Jerte Picota cherries, the star
In addition to the export of the fruits, with several million cherries every year, in 1989 the Jerte Valley Cooperatives Group began to distil cherries using a process that today services as the model for production of Jerte Valley Cherry liqueur, the only one in Spain made completely using Picota cherries from this region.
On 25 March 1991, the fruit liqueur distillery was opened in a large event.
The philosophy of the process is based on three pillars: organic fermentation of the fruit, artisanal distillation in a still and no use of colouring or flavouring agents.
To make the liqueur, the cherries are washed, the stems are removed and they are crushed in a blender, without removing the stones. They are placed in a bowl, covered with a cloth and left to ferment in a cool place (not a refrigerator). After three days, a glass jar is dipped in boiling water. When it is dry, the ground cherries are poured in the liqueur. The jar is sealed hermetically and the cherries are left to macerate for two months.
The next step consists in filtering the liqueur through a cloth and pouring it into a sterilised jar. Afterwards, sugar and water mixed together, cooked for five minutes, allowed to cool and then added to the cherry liqueur. It is covered and left to macerate for another two months. Finally, the liqueur is bottled for consumption.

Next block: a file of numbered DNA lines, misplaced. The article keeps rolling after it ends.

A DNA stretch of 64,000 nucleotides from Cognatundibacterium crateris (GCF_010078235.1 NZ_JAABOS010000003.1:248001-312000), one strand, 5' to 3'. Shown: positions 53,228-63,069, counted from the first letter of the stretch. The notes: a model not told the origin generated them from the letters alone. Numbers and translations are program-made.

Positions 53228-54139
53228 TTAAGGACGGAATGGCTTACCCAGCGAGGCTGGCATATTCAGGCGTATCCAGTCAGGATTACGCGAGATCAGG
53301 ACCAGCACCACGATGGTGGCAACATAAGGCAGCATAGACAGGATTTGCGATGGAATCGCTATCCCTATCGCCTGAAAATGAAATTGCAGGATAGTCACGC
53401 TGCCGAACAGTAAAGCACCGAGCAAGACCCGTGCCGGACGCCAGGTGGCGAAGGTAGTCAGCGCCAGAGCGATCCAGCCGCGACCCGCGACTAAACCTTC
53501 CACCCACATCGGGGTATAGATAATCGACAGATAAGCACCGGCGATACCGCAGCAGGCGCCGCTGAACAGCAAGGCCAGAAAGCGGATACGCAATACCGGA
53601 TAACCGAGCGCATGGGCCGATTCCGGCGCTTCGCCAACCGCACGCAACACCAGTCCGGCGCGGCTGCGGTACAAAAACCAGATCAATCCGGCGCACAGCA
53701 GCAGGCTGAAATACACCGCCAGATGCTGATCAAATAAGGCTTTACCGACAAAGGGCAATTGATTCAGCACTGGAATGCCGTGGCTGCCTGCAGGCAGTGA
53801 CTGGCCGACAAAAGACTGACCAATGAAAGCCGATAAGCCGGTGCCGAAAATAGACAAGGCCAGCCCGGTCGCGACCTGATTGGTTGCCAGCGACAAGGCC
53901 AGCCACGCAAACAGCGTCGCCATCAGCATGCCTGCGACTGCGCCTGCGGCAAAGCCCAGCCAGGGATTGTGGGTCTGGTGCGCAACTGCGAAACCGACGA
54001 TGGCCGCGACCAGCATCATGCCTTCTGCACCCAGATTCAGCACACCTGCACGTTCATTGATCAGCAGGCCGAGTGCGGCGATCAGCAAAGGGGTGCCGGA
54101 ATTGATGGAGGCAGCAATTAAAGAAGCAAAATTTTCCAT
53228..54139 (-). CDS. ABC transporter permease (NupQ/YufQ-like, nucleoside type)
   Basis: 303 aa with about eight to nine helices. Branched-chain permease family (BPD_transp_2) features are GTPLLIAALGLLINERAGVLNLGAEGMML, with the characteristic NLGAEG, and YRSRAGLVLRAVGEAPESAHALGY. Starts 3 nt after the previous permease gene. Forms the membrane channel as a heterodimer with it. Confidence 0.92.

While kirsch, or cherry brandy, is a traditional speciality in central Europe, it is without precedent in Spain. That is why the liqueur from the Jerte Valley is even more special, given its unique characteristics, with quality that rivals central European kirsch. It is smooth on the palate, with a deep aftertaste typical of Jerte Valley cherries.
Its success has been spread to raspberry, plum and pear liqueurs and, later, to liqueurs of exceptional quality, with a range that includes cherry, plum, blackberry and raspberry.
If you like Liqueurs you will like this too...
Spain is the largest fig producer in Western Europe and, by region, Extremadura is leader in area and cultivation of fig trees.
The town of Miajadas, in the south of the province of Cáceres, is closed linked to irrigated land, where rice and tomato growing play key roles.
More things you can find in Cáceres
The topography plays an important role in the urban development of Cáceres, as the city stands on uneven ground, between the Sierra de la Mosca mou
The decree declaring Cáceres as a Monumental Site was published on 21 January 1949, and in 1986 UNESCO included the Old Town of Cáceres in its list